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Joelyn Yap

Glove Allergies and Hand Health

Glove allergies are potentially life-threatening. Adverse reactions can range from itching to more serious responses such as anaphylaxis. Understanding the nature and causes of these conditions can help identify and reduce the risk of allergies, and ultimately create a safer working environment.

Workers in a range of industries and professions rely on disposable gloves to provide a barrier against unwanted contact with a range of substances. These occupations are diverse – from life science and laboratory work to food processing and preparation, from the automotive industry to emergency and first responders.

While each environment presents a distinctly different set of workplace activities, they all necessitate prolonged disposable glove use, regular glove changes and frequent hand washing, which can have a significant negative impact on hand health if the chosen protective solutions are not suitable.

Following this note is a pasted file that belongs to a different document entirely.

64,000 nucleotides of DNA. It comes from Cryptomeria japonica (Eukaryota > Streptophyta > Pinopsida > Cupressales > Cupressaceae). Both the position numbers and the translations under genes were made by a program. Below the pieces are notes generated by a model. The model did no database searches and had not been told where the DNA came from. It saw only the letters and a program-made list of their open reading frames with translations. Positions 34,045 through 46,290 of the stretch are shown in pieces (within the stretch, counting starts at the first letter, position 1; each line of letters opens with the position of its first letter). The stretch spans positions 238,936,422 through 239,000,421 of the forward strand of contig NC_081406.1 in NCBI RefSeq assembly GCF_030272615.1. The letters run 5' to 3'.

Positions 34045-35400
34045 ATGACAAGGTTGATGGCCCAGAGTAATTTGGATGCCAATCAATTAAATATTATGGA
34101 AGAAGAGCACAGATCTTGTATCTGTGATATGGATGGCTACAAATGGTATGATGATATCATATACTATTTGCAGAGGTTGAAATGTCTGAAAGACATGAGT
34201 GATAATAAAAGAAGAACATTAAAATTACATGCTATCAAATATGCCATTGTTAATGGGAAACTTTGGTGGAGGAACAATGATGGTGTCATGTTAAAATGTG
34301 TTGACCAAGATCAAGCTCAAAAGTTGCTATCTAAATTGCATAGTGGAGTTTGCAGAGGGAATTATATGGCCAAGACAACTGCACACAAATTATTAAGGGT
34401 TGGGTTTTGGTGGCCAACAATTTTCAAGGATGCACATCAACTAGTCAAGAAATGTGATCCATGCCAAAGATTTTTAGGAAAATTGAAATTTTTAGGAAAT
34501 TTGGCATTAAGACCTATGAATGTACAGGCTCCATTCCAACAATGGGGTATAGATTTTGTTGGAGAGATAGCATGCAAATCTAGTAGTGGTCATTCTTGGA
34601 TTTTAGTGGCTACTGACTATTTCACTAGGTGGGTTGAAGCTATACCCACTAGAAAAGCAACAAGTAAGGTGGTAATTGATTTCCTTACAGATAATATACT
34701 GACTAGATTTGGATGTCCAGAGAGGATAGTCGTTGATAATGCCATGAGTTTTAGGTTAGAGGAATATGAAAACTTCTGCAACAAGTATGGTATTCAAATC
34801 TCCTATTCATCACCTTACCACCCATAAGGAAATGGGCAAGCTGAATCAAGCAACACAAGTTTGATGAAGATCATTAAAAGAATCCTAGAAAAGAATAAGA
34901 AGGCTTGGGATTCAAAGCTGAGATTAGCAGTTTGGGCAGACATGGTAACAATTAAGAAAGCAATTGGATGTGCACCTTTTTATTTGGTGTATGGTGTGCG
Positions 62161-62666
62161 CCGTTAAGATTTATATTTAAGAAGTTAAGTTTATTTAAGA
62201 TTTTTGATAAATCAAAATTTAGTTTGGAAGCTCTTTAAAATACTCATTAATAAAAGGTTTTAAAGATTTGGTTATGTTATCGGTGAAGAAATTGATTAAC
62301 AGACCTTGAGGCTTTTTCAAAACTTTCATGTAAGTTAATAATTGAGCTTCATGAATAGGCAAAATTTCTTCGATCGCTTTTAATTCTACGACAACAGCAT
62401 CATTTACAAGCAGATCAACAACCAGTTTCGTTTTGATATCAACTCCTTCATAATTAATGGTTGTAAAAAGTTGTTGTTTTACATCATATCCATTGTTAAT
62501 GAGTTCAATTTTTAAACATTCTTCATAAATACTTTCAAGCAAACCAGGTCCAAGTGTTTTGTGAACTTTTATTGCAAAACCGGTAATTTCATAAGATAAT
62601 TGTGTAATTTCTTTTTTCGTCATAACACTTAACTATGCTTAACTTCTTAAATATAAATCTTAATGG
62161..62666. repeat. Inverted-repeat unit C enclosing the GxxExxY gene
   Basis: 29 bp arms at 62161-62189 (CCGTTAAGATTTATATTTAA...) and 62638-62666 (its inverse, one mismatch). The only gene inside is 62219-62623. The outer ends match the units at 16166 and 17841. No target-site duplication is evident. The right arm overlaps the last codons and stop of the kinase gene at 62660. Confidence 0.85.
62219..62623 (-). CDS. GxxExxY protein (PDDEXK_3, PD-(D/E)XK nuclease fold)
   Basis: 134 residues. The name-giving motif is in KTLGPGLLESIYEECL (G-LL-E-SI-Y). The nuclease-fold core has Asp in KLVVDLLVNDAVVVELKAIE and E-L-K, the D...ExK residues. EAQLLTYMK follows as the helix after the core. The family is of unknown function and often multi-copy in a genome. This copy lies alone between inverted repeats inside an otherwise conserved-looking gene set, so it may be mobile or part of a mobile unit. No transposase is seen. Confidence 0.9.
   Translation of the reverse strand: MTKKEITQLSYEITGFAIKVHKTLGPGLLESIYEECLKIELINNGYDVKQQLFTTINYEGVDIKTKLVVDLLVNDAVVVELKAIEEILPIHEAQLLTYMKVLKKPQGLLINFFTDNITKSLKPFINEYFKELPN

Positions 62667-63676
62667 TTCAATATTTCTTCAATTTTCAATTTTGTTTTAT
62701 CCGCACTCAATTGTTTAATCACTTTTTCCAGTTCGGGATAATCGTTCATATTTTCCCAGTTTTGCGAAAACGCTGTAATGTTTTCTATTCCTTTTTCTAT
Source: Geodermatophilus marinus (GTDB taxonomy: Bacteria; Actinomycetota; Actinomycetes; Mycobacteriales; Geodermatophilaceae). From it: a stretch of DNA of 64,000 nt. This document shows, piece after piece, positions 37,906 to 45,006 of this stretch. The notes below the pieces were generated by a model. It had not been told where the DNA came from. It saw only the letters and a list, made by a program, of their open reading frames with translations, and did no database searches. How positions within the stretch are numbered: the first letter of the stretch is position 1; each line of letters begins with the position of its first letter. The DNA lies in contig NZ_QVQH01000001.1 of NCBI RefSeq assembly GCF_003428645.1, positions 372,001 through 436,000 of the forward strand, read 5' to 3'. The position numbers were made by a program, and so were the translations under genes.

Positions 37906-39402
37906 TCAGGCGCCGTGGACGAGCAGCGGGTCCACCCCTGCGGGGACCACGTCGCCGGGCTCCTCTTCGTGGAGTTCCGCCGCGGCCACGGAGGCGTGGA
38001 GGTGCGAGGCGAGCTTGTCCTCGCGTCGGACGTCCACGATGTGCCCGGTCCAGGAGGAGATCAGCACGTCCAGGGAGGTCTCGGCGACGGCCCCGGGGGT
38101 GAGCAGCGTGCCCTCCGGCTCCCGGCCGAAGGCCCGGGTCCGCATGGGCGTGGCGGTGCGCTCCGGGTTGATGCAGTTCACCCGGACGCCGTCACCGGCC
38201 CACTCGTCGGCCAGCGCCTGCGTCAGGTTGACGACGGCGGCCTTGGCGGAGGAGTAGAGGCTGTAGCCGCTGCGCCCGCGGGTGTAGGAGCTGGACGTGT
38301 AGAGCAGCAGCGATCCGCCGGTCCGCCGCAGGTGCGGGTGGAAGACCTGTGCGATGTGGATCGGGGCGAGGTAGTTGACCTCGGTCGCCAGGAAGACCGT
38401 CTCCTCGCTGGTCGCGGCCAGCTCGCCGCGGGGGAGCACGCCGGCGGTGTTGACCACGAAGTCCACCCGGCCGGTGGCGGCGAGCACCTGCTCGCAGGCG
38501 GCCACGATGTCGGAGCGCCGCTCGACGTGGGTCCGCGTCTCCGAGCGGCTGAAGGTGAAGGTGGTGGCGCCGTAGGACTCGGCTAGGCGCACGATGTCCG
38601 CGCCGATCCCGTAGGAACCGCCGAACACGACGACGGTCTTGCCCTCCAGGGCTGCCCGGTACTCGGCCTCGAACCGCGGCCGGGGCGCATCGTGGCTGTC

Skin allergies from adverse reactions to glove products are generally classified into three distinct types, immediate hypersensitivity or Type I, delayed hypersensitivity or Type IV, and irritant contact dermatitis. At best, they are uncomfortable for the affected individual, but if left ignored, misunderstood, or exacerbated through the use of unsuitable hand protection, the problems can quickly become far more serious.